Published Mar 15, 2011Long-running arts magazine Arthur has folded yet again. Today (March 15), the publication has officially come to an end. A brief poem from the staff gives thanks for all the support over the years.
After years of service, Arthur departed the material plane today.
He died as he lived -- free, high and a-dreaming of love, 'neath vultures' terrible gaze.
Thank you, and love to all.
The announcement of Arthur's demise came last week from publisher/editor Jay Babcock, who said that, due to funding issues, the magazine just couldn't sustain itself any longer.
"There will be no more Arthur Radio, no more Arthur blog, no more Arthur anything. I know you mean well, but please. Arthur people deserve to be paid for their work, and there is no way for that to happen. In fact, it's never been that way, and that needs to end. This has gone on long enough," he posted on the site [via L.A. Observed]. "Although it was a labor of love, Arthur was never meant to be a permanent, unfunded charity. Again, I'm sure you'll agree, that Arthur's many, many contributors and staff-folk deserve(d) to be paid for their work."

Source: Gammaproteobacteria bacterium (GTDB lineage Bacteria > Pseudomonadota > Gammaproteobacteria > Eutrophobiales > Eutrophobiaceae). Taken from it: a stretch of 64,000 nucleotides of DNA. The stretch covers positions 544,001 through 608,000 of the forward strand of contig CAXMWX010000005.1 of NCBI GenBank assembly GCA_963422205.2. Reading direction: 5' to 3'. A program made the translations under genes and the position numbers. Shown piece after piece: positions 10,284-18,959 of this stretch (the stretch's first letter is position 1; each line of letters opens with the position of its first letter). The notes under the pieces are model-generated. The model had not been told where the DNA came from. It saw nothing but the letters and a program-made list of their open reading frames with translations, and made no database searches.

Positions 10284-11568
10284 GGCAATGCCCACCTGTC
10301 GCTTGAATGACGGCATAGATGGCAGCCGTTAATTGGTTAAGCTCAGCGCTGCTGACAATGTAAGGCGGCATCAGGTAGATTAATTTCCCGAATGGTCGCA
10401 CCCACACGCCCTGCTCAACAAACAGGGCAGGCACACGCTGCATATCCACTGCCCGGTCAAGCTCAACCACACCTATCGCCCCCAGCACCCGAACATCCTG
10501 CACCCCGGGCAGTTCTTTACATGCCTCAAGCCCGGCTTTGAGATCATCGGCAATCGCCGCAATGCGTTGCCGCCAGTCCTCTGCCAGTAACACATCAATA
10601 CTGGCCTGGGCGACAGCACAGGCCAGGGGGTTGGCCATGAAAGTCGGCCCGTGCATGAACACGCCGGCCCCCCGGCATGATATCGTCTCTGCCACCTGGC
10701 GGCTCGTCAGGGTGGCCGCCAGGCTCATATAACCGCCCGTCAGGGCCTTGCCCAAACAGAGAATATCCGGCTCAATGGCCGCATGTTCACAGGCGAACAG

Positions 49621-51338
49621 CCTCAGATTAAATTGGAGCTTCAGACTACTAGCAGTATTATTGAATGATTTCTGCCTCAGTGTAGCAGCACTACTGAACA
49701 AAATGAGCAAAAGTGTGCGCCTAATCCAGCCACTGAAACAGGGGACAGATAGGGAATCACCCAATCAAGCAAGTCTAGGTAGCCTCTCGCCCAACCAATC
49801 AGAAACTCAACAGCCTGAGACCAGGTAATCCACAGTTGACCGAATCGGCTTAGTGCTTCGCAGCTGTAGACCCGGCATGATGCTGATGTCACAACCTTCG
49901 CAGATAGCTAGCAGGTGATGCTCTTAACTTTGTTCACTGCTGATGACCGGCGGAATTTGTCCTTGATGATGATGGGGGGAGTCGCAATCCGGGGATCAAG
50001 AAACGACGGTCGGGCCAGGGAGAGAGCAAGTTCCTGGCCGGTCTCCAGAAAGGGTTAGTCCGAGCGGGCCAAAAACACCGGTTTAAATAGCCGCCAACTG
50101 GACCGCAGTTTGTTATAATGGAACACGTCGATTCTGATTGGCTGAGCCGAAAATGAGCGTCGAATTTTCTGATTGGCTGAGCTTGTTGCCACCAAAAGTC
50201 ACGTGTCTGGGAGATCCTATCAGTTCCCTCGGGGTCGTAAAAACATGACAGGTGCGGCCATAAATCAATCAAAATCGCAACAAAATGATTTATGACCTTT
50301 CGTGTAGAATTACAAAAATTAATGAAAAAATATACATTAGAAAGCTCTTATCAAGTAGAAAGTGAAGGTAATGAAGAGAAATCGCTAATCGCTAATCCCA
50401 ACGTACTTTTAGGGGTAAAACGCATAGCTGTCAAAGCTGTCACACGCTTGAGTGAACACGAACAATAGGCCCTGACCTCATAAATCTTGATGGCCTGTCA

This isn't the first time Arthur has ran into problems. Following a five-year run that began in 2002, the magazine briefly cut its physical edition in early 2007, but returned a few months later with Arthur Vol. 2.
The publication had a focus on outsider music, from experimental noise to psych rock, folk and stoner metal. From columns, to photographs, to artwork, the mag's lengthy list of contributors included Thurston Moore, Spike Jonze and Alan Moore.
There are no plans to keep the online portion of the site updated, but the archives, which are currently down, will apparently be maintained to some degree.